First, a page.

Ukrainian jewellers unite to help their country at war

After the shock of the invasion last year, Ukrainian jewellers are back at the workbench with jewels that reflect their commitment to their country.

Spadok brooch by Guzema

Strong and committed to the cause, Ukrainian jewellers are creating beautifully crafted jewels both to keep their businesses afloat as well as supporting their country's economy  following the Russian invasion. 

The jewellers all have tragic stories to tell but despite extremely challenging circumstances, they share the values of resilience, optimism and strength. They talk about 'a before' and 'an after' February 2022 when the Russians army invaded Ukraine. They explain how their life changed so dramatically and how, 'before', was mainly about their pride in making impeccably crafted jewels, a testimony to Ukrainian creativity.  'After', is another story.

Stanislav Drokin, is a renown jewellery artist, designer, gemmologist, winner of numerous Ukrainian and international competitions and a member of the National Union of Artists of Ukraine. From his Kharkiv atelier, Drokin has been experimenting with new forms and colour gemstone combinations for more than thirty years. 

Since the beginning of the conflict, Drokin lives in his workshop while the rest of his family has taken refuge in Germany. He became a volunteer as soon as the war started and since then, his atelier has been used as a warehouse for a nearby military hospital.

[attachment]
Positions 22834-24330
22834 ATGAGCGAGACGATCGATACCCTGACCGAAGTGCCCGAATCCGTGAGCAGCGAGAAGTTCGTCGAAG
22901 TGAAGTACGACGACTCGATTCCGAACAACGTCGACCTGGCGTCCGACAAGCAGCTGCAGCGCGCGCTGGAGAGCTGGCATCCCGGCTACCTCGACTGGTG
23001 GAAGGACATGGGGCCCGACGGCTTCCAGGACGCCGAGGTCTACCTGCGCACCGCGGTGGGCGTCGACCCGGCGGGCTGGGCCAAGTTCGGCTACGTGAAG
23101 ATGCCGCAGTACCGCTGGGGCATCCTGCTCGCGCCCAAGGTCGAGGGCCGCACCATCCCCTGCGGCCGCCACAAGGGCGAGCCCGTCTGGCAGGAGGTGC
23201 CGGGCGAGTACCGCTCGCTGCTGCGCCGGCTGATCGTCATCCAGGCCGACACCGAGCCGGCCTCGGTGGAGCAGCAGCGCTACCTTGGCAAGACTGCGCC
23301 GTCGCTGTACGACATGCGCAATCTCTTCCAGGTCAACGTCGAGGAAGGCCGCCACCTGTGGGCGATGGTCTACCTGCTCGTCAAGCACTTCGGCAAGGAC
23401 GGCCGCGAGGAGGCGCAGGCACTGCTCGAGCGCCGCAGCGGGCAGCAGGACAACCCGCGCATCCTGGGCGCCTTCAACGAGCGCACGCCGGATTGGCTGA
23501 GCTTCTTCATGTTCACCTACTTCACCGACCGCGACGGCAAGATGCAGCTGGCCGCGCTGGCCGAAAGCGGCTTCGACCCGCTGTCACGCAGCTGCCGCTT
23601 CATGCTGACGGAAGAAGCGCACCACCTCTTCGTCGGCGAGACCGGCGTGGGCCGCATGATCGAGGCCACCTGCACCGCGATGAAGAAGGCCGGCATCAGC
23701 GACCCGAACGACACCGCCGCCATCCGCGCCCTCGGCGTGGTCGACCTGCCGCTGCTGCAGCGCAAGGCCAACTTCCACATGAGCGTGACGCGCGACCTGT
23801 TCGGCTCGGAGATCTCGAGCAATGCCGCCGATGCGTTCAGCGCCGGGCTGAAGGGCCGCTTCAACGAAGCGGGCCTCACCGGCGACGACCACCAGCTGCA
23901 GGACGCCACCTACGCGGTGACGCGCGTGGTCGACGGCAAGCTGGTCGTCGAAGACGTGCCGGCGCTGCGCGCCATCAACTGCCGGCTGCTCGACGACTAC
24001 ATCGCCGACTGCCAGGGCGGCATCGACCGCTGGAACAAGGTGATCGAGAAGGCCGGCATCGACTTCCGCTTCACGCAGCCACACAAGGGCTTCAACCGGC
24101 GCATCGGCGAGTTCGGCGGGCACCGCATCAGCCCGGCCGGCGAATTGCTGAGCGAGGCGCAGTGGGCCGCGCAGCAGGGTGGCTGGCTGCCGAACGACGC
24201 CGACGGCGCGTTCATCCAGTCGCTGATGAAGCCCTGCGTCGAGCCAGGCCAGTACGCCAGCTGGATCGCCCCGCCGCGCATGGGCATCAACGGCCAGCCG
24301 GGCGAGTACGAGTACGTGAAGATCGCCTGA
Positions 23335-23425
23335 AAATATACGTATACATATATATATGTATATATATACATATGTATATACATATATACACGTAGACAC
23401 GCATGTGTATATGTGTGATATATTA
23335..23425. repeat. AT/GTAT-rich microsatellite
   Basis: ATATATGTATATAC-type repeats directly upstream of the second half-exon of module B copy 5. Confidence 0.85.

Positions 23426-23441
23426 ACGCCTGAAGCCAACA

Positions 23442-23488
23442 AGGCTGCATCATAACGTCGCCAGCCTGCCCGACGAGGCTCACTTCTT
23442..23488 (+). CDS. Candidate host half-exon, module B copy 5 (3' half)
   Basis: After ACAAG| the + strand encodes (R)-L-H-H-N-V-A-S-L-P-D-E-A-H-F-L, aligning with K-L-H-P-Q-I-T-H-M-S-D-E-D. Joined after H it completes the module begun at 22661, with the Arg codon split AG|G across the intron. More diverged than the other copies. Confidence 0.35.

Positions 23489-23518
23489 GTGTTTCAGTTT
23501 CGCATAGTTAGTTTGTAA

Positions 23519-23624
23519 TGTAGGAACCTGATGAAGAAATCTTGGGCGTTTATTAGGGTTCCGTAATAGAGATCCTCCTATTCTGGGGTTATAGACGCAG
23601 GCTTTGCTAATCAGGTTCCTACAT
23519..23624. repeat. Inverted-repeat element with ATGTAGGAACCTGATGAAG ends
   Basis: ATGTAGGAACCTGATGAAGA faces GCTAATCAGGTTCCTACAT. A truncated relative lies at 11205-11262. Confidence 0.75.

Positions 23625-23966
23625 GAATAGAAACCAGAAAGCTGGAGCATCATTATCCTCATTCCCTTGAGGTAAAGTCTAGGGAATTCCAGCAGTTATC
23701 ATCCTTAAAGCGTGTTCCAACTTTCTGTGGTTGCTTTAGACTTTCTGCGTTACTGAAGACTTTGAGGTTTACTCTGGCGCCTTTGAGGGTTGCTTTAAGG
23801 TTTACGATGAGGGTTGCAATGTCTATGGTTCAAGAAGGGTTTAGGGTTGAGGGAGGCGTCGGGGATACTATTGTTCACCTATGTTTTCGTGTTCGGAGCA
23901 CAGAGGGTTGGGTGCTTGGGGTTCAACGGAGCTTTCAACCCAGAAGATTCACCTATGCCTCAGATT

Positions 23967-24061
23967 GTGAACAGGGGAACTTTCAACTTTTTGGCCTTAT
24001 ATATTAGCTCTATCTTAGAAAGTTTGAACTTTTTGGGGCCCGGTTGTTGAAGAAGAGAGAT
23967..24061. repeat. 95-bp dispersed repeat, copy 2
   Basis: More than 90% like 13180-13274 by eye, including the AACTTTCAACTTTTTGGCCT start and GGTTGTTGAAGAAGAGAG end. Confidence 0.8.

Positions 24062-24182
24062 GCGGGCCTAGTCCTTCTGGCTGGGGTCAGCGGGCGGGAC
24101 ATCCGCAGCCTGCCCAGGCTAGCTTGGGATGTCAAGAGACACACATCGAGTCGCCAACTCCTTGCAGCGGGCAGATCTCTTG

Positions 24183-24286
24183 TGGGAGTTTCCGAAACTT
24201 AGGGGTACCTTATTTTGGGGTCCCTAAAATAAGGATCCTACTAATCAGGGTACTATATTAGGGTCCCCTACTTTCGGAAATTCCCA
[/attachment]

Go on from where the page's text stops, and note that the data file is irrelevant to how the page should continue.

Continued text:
This brooch by Stanislav Drokin is a steel fragment from a Russian projectile set with nine stylised blue titanium “Forget Me Not » flowers. It was auctioned by Sotheby's on 10 November 2022 to raise money for a rehabilitation centre in Ukraine.

Drokin says: 'In May, I began to create jewellery using fragments of shells that exploded in the city of Kharkiv and its surroundings. This is how the international project Forget Me Not was born.'

Drokin states that the creative drive behind the project is to preserve the memory of the war and those who have died, as well as paying homage to the courage of its defenders and the cultural, historical and scientific heritage that has been destroyed. The project was inspired by the gratitude of the Ukranians for all the international legal, humanitarian, medical and military aid given to them and symbolises hope blooming amongst tragedy. 

The brooch is a steel fragment from a Russian projectile with nine stylised blue titanium forget me not flowers. Drokin donated it to be sold at  Sotheby's auction on the 10 November 2022. It was presented alongside nine other jewels curated by Olga Oleksenko and Natalia Kietiene founders of   Strong and Precious, a platform that supports Ukrainian jewellers. The auction raised CHF 53.424 that was given to the Superhumans rehabilitation centre in Ukraine, a specialised prosthetics and rehabilitation clinic.